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Review: The Glass Protégé is more than just full-frontal nudity

Joe Williams April 30, 2015

The Glass Protégé takes a tragic look at what is was like to be gay and fame-hungry in 1940s Hollywood.

The new play from Dylan Costello is currently playing to a packed house at London’s Park Theatre, with promises of ‘very strong language and scenes of full-frontal male nudity’ guaranteed to fill the seats at any London fringe production.

An intense examination of Hollywood’s obsession with image, glamour and power, the play revolves around of Patrick Glass, a young, naive Englishman who arrives in Hollywood eager to make his name in the movie industry.

Within days of arriving, he is subjected to a name change and told he will be married to his leading lady (whether he wants to be or not), before embarking on a scandalous homosexual love affair with his famous co-star, Jackson Harper.

This was a period when the industry owned it’s stars, who they viewed as nothing more than another commodity. The effects this had on the stars themselves are conveyed convincingly by both leads, but special mention has to go to Emily Loomes’ solid performance as the tragic, loveable Candice.

One of the play’s main strengths lies in its strong ensemble cast, none of whom are wasted or used simply to fill the space (of which there is already very little), with Mary Stewart’s bitchy, venomous Nella and Stephen Connery-Brown’s weird, eccentric George bringing particular colour and believability to their roles.

However, the stand-out performance comes from the play’s leading man, David R.Butler, who brings a rawness and authenticity to his role of Patrick that Alexander Hulme fails to encapsulate as Jackson.

Butler carries the central relationship between the two leads, adding a depth that is desperately needed if the audience are to invest in the connection between them.

It also raises some interesting questions about the only character not credited – Hollywood. Much focus is placed on how difficult life was for stars back in the ‘Golden Era’ of ‘Hollywoodland’, with the town and even the infamous sign being directly blamed for ruining people’s lives, watching, judging and controlling them.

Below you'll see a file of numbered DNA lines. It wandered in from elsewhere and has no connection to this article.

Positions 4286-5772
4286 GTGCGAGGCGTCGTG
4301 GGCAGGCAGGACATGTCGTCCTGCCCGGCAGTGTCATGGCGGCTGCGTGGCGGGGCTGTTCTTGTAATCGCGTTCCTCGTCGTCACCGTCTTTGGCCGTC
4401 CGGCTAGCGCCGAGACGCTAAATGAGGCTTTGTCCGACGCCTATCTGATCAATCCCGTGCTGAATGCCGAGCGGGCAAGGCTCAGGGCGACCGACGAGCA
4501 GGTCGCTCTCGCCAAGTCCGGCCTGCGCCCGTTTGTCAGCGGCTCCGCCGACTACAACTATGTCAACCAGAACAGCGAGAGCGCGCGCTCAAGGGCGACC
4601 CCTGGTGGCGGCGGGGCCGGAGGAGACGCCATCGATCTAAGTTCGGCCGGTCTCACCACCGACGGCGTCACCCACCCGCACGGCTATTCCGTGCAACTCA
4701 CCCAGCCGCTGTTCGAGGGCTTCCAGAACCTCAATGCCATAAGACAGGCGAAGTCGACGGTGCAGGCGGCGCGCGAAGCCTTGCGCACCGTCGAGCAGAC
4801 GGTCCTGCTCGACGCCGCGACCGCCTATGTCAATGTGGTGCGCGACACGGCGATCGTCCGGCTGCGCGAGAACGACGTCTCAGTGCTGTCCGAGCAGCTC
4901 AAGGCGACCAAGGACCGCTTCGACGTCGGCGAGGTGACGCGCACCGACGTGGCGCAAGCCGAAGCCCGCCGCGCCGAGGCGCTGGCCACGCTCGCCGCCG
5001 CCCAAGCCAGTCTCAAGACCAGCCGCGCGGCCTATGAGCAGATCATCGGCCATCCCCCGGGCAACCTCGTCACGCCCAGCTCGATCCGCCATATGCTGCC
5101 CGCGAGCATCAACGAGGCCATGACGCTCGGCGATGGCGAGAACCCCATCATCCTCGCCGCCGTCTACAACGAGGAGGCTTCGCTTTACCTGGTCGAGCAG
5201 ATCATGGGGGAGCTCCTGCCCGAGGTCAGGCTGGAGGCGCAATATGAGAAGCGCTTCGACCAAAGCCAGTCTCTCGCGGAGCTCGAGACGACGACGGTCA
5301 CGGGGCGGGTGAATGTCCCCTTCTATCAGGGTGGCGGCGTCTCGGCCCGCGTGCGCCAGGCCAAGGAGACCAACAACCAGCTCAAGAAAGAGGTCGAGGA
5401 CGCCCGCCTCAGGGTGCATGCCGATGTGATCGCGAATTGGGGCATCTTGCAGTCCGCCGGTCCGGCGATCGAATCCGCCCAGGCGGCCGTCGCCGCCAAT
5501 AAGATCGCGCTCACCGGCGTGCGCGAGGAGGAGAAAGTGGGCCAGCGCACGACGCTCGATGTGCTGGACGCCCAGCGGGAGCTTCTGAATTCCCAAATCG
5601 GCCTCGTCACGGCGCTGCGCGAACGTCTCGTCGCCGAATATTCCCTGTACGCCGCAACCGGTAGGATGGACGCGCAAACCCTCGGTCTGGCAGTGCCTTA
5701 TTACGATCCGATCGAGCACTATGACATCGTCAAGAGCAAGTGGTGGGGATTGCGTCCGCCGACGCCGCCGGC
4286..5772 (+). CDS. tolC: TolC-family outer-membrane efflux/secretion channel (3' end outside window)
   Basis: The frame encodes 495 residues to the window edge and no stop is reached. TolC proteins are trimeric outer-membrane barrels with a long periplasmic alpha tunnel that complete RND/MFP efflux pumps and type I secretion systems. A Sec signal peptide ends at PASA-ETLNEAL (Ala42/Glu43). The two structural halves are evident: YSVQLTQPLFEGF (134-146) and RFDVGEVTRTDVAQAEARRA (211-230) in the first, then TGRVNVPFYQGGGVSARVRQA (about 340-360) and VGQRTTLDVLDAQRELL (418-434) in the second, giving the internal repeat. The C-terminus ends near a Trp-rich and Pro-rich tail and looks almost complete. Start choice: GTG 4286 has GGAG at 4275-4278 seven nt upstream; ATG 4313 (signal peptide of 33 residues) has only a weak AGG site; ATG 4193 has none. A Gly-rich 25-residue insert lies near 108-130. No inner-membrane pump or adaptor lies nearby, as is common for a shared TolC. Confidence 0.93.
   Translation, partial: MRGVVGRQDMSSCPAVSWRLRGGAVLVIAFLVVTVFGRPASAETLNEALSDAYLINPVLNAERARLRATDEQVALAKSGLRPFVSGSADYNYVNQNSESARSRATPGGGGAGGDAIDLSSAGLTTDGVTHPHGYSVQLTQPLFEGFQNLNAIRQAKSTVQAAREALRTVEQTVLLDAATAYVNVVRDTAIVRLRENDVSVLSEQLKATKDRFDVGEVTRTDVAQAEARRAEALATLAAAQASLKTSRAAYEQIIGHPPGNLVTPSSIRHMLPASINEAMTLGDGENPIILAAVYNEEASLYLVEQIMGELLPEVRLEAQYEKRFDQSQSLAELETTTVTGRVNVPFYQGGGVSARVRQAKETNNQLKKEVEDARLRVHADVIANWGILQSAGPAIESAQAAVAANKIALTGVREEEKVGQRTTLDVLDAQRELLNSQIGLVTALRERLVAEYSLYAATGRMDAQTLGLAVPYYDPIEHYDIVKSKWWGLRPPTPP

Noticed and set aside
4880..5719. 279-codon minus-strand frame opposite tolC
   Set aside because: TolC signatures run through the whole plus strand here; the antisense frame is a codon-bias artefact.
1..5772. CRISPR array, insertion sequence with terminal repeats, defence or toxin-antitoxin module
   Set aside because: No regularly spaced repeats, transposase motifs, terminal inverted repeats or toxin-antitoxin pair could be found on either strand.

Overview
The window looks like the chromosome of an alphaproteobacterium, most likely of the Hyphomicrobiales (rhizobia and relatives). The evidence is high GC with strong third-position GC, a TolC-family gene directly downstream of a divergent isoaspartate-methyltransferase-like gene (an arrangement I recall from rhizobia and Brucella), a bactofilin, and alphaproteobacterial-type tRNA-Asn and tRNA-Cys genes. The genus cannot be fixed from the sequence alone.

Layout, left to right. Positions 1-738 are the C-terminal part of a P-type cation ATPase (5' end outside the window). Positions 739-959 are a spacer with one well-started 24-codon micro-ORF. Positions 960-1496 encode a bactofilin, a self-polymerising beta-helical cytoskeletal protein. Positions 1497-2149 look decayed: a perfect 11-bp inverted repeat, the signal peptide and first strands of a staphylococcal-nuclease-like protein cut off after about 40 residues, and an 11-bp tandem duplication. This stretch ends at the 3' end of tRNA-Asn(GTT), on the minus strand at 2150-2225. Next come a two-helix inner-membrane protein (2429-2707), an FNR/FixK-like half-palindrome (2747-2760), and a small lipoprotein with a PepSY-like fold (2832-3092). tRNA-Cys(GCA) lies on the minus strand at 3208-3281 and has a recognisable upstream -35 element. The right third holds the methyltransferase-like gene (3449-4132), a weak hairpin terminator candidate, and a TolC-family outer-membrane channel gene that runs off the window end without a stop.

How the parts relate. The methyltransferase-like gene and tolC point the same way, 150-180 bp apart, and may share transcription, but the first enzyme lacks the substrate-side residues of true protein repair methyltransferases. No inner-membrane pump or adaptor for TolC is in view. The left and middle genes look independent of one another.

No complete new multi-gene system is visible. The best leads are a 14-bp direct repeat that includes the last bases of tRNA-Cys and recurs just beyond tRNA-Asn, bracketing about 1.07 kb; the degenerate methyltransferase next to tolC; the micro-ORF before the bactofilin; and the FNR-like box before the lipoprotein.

Promotion for the production also places a huge emphasis on this idea, describing 1949 as ‘a time when the movies were king and the movie stars merely pawns for the studio bosses,’ and Patrick’s exposure to ‘the full force of the studio’s career-destroying muscle.’

On leaving the play, however, I couldn’t help asking myself – has that much really changed? How often do we really see strong, well rounded, three dimensional homosexual characters on our screens?

If the recent GLAAD statistics are to be believed, the answer is very, very rarely. Add to that how few Hollywood stars are out, proud and still securing themselves leading parts and you realise that, although the film companies would no doubt argue differently, Hollywood still has a huge problem with homosexual actors and characters alike.

Overall, The Glass Protégé is a powerful play, asking important questions and raising important issues – even though it may not have all of the answers. It isn’t perfect, but the rough, rushed, intimate feel adds to the plays appeal, giving it a passionate depth that Costello should be proud of. It is a play well worth seeing, simply for David R.Butler’s performance if nothing else.

The Glass Protégé is showing at The Park Theatre until May 19th.

More: Gay, Hollywood, London, London, Park Theatre, The Glass Protégé, Theatre

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